• Delegate RECIST tasks appropriately on the study specific Delegation of Authority (DOA) log/Delegation Task Log (DTL).
  • Establish RECIST source documents prior to the activation of the trial and utilize consistently throughout the trial.
  • Ensure RECIST source documents are saved electronically and accessible to appropriate study team members.
  • For NRG trials, audit findings can include any of the findings listed within the CTMB Audit guidelines section, Review and share this list with research personnel who are involved in RECIST criteria.

Part II. FAQ’s

Q. Who should assess and document the overall response?
The enrolling investigator, who is authorized on the study, should assess and document the overall response throughout the study subject’s participation on the trial.

Q. How do I know who is responsible for RECIST related tasks?
The RT/Imaging support task can/should be assigned on the DTL, or the Delegation of Authority log. Also, having a specific Solid Tumor Evaluation research policy that defines roles and responsibilities can explain who is responsible for what tasks.

Q. What if a patient had imaging done at an outside hospital at screening and it meets the window for eligibility/study calendar requirements. Does that patient have to repeat the scan at the enrolling institution?
First, always check the protocol requirements. Some protocols may require all scans to be done at one location. It is the best practice to have all scans completed at the enrolling institution/practice site. However, the cost of scans can be a barrier. For example: additional scans might not be covered by a subject’s insurance. Always follow the protocol requirements and in situations in which the subject has had outside scans, consult with the enrolling physician to determine the best action.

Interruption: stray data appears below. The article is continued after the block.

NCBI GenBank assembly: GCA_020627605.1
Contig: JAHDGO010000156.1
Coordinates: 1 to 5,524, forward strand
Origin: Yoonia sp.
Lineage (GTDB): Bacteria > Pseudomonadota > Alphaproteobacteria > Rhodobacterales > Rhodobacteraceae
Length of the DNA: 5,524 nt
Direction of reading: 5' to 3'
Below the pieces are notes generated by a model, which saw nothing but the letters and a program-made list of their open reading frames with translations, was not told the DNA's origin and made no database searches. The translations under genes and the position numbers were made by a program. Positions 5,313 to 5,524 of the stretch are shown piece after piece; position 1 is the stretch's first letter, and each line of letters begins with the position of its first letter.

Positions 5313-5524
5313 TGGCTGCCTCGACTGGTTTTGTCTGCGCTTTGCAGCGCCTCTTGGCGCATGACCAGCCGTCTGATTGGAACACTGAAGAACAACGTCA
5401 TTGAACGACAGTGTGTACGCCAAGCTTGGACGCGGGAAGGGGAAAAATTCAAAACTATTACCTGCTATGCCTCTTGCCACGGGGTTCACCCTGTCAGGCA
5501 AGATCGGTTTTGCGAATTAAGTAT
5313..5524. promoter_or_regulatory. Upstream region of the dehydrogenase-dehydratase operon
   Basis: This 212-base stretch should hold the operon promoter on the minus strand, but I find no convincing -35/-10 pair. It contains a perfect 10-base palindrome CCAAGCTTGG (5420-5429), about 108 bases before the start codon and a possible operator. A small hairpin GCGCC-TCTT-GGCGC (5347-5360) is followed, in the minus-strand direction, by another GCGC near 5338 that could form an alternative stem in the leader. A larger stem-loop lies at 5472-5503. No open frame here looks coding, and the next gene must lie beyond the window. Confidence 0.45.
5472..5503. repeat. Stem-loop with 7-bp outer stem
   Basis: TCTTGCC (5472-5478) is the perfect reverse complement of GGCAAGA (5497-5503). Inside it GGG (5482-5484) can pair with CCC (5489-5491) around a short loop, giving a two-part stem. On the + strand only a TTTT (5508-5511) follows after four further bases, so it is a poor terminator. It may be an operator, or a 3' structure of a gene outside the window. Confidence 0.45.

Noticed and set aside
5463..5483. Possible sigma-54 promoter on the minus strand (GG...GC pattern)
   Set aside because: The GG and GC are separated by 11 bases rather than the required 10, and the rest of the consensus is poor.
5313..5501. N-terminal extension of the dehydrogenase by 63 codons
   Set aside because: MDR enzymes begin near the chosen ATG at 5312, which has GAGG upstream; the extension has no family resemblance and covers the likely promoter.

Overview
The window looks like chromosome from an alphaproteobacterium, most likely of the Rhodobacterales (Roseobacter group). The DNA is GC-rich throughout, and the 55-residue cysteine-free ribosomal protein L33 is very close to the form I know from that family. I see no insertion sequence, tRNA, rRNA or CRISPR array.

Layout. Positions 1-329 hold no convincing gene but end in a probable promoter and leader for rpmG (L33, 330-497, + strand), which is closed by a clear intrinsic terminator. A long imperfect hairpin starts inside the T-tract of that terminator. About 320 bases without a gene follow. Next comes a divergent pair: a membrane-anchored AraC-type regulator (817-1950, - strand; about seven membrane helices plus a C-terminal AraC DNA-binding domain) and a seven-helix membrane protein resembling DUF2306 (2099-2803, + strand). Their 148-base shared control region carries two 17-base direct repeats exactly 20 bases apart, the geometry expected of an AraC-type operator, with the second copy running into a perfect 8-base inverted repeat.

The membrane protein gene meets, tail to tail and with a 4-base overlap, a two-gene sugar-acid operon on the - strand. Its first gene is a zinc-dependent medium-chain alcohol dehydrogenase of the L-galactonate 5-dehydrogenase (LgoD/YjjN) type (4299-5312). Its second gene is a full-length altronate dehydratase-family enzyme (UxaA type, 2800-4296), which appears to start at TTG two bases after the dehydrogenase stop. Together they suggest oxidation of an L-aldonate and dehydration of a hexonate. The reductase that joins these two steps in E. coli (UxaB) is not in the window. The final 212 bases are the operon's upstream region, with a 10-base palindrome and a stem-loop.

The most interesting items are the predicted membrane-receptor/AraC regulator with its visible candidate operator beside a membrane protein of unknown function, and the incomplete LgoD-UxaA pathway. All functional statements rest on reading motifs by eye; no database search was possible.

Q. The designated radiologist for our institution did not include non-target lesions within the RECIST read. The auditor has issued a query for this and requests this information be added to the case report form. What do we do?
Discuss and share the finding with the radiologist and investigator to determine if in agreement. It may be necessary for radiologist to re-read the images and amend the image reports. If not in agreement with the auditor, a formal response would need to be provided and signed by the investigator, to explain the rationale.

Part III. Examples of Audit Finding related to solid tumor evaluation

  • Inaccurate documentation of initial sites of involvement;
  • Claimed response (i.e., partial response, complete response, stable) cannot be verified; or auditor could not verify the reported response;
  • Protocol-directed response criteria not followed;
  • Errors in submitted data; data cannot be verified;
  • Subject does not meet eligibility due to not meeting requirements of measurable disease;
  • Inconsistent method of scan used throughout trial;

Part IV. Resources